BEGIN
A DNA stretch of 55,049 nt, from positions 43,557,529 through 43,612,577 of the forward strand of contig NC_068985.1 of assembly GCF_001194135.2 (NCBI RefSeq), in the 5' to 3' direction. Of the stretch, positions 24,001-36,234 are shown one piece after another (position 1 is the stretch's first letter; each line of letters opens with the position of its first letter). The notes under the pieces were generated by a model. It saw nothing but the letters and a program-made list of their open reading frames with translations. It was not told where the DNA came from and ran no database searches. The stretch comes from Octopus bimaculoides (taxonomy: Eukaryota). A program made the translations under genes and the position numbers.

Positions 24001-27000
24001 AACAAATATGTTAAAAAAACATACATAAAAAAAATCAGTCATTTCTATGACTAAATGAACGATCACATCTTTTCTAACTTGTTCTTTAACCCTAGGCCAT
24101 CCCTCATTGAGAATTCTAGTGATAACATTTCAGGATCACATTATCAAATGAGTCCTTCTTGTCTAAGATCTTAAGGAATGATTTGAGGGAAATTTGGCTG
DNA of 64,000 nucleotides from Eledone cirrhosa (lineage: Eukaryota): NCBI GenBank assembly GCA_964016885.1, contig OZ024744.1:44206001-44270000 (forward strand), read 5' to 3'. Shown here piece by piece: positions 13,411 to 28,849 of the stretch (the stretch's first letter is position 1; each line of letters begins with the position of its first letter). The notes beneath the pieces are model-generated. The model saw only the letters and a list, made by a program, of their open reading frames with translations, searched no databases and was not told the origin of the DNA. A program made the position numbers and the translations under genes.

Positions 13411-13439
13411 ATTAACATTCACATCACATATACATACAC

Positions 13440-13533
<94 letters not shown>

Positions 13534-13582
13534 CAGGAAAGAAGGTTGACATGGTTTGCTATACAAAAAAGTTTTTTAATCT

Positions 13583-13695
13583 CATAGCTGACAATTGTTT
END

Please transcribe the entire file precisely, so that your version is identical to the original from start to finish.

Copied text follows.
A DNA stretch of 55,049 nt, from positions 43,557,529 through 43,612,577 of the forward strand of contig NC_068985.1 of assembly GCF_001194135.2 (NCBI RefSeq), in the 5' to 3' direction. Of the stretch, positions 24,001-36,234 are shown one piece after another (position 1 is the stretch's first letter; each line of letters opens with the position of its first letter). The notes under the pieces were generated by a model. It saw nothing but the letters and a program-made list of their open reading frames with translations. It was not told where the DNA came from and ran no database searches. The stretch comes from Octopus bimaculoides (taxonomy: Eukaryota). A program made the translations under genes and the position numbers.

Positions 24001-27000
24001 AACAAATATGTTAAAAAAACATACATAAAAAAAATCAGTCATTTCTATGACTAAATGAACGATCACATCTTTTCTAACTTGTTCTTTAACCCTAGGCCAT
24101 CCCTCATTGAGAATTCTAGTGATAACATTTCAGGATCACATTATCAAATGAGTCCTTCTTGTCTAAGATCTTAAGGAATGATTTGAGGGAAATTTGGCTG
DNA of 64,000 nucleotides from Eledone cirrhosa (lineage: Eukaryota): NCBI GenBank assembly GCA_964016885.1, contig OZ024744.1:44206001-44270000 (forward strand), read 5' to 3'. Shown here piece by piece: positions 13,411 to 28,849 of the stretch (the stretch's first letter is position 1; each line of letters begins with the position of its first letter). The notes beneath the pieces are model-generated. The model saw only the letters and a list, made by a program, of their open reading frames with translations, searched no databases and was not told the origin of the DNA. A program made the position numbers and the translations under genes.

Positions 13411-13439
13411 ATTAACATTCACATCACATATACATACAC

Positions 13440-13533
<94 letters not shown>

Positions 13534-13582
13534 CAGGAAAGAAGGTTGACATGGTTTGCTATACAAAAAAGTTTTTTAATCT

Positions 13583-13695
13583 CATAGCTGACAATTGTTT